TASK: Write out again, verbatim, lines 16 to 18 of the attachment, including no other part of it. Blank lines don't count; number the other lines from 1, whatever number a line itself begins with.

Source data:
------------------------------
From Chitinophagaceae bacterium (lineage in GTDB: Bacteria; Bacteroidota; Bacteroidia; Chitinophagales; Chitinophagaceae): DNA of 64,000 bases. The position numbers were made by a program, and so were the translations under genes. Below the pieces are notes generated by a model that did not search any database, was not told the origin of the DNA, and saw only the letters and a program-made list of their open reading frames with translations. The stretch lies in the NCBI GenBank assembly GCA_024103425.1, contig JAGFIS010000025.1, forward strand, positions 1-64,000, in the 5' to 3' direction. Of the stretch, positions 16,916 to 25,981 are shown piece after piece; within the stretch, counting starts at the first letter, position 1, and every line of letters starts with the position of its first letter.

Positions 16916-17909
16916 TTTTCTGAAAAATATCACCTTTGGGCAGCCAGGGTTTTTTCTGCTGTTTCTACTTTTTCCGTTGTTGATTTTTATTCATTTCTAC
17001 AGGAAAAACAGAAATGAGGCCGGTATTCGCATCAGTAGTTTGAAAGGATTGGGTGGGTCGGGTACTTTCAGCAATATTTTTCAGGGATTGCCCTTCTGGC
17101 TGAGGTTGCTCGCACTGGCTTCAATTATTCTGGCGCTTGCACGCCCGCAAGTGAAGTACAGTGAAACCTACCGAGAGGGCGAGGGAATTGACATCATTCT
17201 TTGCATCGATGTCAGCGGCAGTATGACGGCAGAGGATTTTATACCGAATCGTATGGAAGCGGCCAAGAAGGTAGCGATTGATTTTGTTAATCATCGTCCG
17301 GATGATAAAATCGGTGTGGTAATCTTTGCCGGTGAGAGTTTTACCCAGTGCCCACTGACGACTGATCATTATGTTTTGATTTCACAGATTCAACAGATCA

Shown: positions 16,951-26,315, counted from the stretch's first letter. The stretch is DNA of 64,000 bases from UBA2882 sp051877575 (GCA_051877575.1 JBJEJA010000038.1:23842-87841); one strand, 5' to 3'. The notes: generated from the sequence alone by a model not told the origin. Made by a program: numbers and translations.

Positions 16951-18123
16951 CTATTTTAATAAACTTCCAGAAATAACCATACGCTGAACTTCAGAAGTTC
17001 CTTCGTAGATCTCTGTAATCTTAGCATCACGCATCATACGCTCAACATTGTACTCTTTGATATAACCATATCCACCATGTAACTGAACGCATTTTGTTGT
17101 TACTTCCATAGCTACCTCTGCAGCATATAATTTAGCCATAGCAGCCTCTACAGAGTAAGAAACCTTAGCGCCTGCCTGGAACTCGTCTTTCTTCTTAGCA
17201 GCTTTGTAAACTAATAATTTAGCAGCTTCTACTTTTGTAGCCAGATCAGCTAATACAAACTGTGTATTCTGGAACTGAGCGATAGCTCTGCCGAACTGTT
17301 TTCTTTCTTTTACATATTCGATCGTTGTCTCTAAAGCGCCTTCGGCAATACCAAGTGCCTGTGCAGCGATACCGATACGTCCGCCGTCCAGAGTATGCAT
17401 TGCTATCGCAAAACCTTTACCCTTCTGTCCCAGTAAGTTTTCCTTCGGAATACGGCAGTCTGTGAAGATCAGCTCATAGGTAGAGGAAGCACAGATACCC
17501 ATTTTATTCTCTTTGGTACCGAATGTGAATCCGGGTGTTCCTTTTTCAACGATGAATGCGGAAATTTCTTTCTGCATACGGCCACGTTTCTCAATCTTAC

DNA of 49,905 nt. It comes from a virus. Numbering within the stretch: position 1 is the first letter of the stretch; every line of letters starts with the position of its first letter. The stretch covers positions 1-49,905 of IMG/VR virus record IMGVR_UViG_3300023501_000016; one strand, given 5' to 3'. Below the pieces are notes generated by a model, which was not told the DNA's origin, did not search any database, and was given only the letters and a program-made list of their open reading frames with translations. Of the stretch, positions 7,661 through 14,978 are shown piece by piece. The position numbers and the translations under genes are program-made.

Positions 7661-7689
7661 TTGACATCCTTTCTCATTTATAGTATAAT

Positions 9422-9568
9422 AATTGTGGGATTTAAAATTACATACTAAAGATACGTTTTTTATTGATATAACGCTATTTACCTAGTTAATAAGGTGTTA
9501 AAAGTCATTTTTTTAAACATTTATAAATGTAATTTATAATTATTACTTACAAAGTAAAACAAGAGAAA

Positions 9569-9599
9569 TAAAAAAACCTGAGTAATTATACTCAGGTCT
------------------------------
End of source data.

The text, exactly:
17501 ATTTTATTCTCTTTGGTACCGAATGTGAATCCGGGTGTTCCTTTTTCAACGATGAATGCGGAAATTTCTTTCTGCATACGGCCACGTTTCTCAATCTTAC

DNA of 49,905 nt. It comes from a virus. Numbering within the stretch: position 1 is the first letter of the stretch; every line of letters starts with the position of its first letter. The stretch covers positions 1-49,905 of IMG/VR virus record IMGVR_UViG_3300023501_000016; one strand, given 5' to 3'. Below the pieces are notes generated by a model, which was not told the DNA's origin, did not search any database, and was given only the letters and a program-made list of their open reading frames with translations. Of the stretch, positions 7,661 through 14,978 are shown piece by piece. The position numbers and the translations under genes are program-made.

Positions 7661-7689